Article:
November 19, 2008

Don't let busyness get you - by Norman Vincent Peale

Norman Vincent Peale, portrait

Norman Vincent Peale
Bowersville (Ohio), 1898.
American author.

We are a generation busy with things. Stevenson wrote, "The world is so full of a number of things; I am sure we should all be as happy as kings." The world has many more things than in Stevenson's day but there is grave doubt if their possession has really solved the problem of happiness.

I can push buttons all over my house and have light, music, and heat. My grandfather had no buttons to push, but just the same he knew the art of living. He was a happy man. The increase of things, instead of providing leisure to be enjoyed, in all too many cases has but multiplied our confusion.(...)

This has done something even more serious to modern people. I refer to its deep psychological and cultural effects. It has had a tendency to make us superficial and thus incapable of appreciating the deeper and more subtle values.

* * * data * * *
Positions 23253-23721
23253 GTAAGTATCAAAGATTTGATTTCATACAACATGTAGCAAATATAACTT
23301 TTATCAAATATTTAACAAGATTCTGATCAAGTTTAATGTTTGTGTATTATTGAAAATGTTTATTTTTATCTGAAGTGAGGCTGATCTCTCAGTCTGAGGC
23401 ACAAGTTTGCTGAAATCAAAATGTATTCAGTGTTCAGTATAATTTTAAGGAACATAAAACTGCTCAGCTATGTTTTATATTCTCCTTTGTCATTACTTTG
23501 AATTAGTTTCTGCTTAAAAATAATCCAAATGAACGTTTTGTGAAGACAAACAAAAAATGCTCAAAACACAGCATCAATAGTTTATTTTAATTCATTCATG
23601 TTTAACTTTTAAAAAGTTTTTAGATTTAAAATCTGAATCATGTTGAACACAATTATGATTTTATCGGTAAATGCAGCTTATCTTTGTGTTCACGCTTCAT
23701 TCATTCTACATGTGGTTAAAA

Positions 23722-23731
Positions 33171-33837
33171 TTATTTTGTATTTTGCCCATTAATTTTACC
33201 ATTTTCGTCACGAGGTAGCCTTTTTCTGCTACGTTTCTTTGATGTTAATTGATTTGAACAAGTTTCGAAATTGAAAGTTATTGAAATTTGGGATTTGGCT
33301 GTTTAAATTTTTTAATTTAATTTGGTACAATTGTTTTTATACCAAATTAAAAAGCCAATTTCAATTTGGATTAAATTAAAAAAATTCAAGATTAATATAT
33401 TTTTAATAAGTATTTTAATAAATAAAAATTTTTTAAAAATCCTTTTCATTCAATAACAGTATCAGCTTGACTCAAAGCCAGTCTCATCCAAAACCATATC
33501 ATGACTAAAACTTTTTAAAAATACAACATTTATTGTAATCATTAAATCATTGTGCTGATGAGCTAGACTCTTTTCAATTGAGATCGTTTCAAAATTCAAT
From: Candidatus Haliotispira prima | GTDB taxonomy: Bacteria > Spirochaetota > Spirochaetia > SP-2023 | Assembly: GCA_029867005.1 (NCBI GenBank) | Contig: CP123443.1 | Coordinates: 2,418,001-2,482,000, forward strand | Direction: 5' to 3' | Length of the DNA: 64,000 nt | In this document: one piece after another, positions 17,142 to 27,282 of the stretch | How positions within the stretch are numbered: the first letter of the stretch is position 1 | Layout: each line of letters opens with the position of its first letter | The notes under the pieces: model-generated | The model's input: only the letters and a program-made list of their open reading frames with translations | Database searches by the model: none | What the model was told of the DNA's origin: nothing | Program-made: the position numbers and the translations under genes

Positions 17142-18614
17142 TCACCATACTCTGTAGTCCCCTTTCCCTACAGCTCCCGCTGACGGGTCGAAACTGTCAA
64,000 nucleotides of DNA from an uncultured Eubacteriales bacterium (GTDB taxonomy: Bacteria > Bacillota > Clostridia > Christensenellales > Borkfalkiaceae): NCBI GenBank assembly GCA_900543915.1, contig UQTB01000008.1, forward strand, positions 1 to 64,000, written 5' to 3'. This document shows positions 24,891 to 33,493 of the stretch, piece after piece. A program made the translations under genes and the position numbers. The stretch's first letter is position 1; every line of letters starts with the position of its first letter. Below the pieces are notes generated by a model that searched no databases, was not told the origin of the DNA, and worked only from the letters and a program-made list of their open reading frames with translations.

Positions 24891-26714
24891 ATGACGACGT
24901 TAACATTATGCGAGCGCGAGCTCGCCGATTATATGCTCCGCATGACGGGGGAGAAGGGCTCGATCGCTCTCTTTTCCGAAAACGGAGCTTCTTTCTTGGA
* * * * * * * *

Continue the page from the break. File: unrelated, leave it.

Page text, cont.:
This hectic, hasty, hurrying age of ours has left the average man bewildered and out of breath. It has made him think that the chief virtue is to keep up with the flying clock.

We seem to have the idea that everyone must be constantly doing something. One must be driving a car or dancing or playing bridge or golf or going to the theater or doing something. The American people —and that means you and me— greatly need to learn to reduce life's tempo unless we are to allow this hurly-burly space age to rob us of life's deepest meaning and happiness.

Norman Vincent Peale

The Power of Positive Thinking, by Norman Vincent Peale

The Power of Positive Thinking
by Norman Vincent Peale